Serovar-specific antibodies produced following infection are protective and a patient is immune to re-infection with the same serovar as long as the specific antibody titre is high enough. However, it will not protect against infection with other serovars. The bacteria live in the environment over a period of one month.

    Preventive measures must be based on knowledge of high-risk groups and local epidemiological factors. It is important to raise awareness about the disease among the risk groups, healthcare providers and general population, so that the disease can be recognised early and treated as soon as possible. If you are involved in occupations such as farming, mining, or cleaning drains and canals, please inform your area MOH or PHI. They will explain the specific measures that can be taken to prevent contracting leptospirosis.

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    Symptoms

    Symptoms normally appear within five to 14 days following exposure to the germ. The range is between two to 30 days. Leptospirosis may present with a wide variety of clinical manifestations. These may range from a mild flu-like illness to a serious and sometimes fatal disease. It may also mimic many other diseases such as dengue fever, influenza, meningitis, and hepatitis. Jaundice is a relatively common symptom of leptospirosis, but is also found in many other diseases involving the liver.

    The main and common symptoms of rat fever are the abrupt onset of high fever, mild flu, chills, conjunctival suffusion, muscle tenderness (notable in the calf and lumbar areas), intense headache, jaundice and decrease in passing urine.

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    In Sri Lanka, leptospirosis is reported throughout the year. High humidity and heavy rainfall intensify outbreaks because of widespread contamination by rodent urine in floodwater (rodents are displaced from their burrows and drains by the floodwater).

    Annually, there are two peaks in the disease incidence at the time of the monsoons, a smaller one during March–May and a larger one during October–December. This seasonal variability should be taken into consideration when planning prevention and control activities.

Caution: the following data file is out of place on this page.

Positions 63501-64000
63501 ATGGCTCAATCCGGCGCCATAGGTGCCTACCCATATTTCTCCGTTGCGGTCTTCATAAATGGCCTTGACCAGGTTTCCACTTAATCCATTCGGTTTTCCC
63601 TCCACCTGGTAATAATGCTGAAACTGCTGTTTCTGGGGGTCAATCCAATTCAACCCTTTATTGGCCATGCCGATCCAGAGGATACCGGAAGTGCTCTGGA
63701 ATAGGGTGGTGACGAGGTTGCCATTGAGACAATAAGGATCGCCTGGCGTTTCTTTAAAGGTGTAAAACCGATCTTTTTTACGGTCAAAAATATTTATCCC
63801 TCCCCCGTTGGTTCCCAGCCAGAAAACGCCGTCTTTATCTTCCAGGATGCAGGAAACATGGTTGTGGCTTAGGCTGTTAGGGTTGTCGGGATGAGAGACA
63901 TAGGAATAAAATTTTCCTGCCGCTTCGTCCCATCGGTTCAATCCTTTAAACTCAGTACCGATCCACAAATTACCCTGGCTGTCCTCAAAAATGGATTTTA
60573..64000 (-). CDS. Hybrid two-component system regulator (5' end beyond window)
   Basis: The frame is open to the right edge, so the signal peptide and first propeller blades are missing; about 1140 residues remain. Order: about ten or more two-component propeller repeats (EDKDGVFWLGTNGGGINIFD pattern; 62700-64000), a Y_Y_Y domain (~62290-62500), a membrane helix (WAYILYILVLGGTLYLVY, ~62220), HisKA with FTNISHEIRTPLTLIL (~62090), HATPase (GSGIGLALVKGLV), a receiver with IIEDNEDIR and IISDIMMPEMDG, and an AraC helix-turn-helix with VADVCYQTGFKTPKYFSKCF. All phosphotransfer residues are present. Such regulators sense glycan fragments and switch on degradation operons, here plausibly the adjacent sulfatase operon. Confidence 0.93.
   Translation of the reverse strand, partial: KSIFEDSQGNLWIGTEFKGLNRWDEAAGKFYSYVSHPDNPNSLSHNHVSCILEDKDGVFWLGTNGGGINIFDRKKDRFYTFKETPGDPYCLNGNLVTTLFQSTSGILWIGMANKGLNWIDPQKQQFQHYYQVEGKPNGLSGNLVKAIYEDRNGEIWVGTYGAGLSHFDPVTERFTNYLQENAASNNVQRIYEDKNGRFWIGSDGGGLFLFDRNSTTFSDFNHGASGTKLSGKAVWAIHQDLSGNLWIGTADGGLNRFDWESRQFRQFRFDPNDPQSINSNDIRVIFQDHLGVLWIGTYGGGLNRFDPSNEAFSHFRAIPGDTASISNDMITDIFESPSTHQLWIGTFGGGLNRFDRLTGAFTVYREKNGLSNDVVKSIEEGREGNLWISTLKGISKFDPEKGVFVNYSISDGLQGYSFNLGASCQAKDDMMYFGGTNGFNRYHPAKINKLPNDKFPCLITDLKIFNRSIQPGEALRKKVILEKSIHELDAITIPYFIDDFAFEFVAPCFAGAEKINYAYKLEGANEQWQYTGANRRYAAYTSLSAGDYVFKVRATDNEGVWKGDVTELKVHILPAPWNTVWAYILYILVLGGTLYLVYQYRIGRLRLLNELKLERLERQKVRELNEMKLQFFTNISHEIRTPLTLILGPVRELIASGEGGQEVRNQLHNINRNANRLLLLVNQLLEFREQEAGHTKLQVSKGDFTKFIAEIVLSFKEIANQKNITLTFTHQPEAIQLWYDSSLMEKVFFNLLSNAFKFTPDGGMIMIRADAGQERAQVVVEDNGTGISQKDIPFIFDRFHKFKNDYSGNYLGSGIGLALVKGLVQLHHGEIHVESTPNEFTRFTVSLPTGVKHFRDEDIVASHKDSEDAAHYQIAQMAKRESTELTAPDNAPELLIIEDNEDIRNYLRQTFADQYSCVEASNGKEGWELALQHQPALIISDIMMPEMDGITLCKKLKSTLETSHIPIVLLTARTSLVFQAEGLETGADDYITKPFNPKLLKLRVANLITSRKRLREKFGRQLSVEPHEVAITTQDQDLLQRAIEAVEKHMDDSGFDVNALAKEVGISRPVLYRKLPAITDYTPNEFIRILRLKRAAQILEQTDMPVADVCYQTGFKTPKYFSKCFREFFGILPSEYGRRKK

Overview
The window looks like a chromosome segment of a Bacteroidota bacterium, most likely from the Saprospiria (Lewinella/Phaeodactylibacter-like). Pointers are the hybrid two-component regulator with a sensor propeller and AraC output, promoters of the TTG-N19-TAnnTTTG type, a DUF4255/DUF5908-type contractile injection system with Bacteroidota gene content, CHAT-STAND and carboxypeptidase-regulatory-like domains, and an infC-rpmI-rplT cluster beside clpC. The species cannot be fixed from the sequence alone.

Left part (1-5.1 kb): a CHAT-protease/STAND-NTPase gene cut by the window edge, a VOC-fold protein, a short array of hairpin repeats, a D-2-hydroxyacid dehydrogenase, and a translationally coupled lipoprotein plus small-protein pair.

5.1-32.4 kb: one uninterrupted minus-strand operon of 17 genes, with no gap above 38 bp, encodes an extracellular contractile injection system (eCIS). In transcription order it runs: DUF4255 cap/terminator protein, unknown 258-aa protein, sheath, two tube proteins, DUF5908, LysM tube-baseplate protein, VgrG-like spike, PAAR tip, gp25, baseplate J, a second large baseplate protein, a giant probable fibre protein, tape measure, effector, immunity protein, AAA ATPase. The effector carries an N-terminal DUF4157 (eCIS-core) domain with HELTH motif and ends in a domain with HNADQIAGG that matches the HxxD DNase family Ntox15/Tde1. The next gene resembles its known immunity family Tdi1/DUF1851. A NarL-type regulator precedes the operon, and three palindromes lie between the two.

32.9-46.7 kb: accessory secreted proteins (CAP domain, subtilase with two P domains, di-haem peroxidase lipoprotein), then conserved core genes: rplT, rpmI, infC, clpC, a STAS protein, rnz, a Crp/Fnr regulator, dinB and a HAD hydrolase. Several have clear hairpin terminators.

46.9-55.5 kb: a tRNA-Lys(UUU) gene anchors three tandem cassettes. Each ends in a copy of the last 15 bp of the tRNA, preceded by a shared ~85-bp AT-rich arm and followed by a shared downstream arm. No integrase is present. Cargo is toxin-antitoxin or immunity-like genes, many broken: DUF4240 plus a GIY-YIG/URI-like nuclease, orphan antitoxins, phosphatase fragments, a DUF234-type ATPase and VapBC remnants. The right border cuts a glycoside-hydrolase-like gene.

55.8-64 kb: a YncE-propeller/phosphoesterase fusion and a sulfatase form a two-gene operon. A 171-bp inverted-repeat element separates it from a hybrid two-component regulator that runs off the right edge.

Vulnerable people are farmers, persons who clean drains, persons who work in mines, marshlands, canals and persons who swim or play in contaminated water.

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    According to Health Promotion Bureau sources, all information about leptospirosis and the drug (Doxycycline) used to prevent it and other details can be obtained by dialling the hotline 0710 107107. This free service is available 24 hours a day. Well-qualified doctors and consultants answer inquiries.

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    Prevention

    * Remove rubbish and ensure areas around human habitations are free of rodents. Wild rats which live in the open environment are more dangerous than domestic rats.

    * Keep animals away from gardens, playgrounds, sandboxes, and other places where children play.

    * Wear protective clothing, knee-high boots, and gloves, and cover wounds with waterproof dressing where necessary.

    * Use boiled water (chlorination is seldom useful, as virulent organisms withstand up to four ppm; filtered water is also not safe).

    * Avoid walking in floodwater.

    * Doxycycline has been reported to give some protection against infection and disease. All vulnerable people in high-risk categories should contact the nearest PHI or MOH office and obtain Doxycycline tablets, which is issued free and they should take two tablets before they start work. They should drink plenty of water while working. The tablets give around 90 percent protection for a period of one week. Then they should take two tablets again, until they finish their work.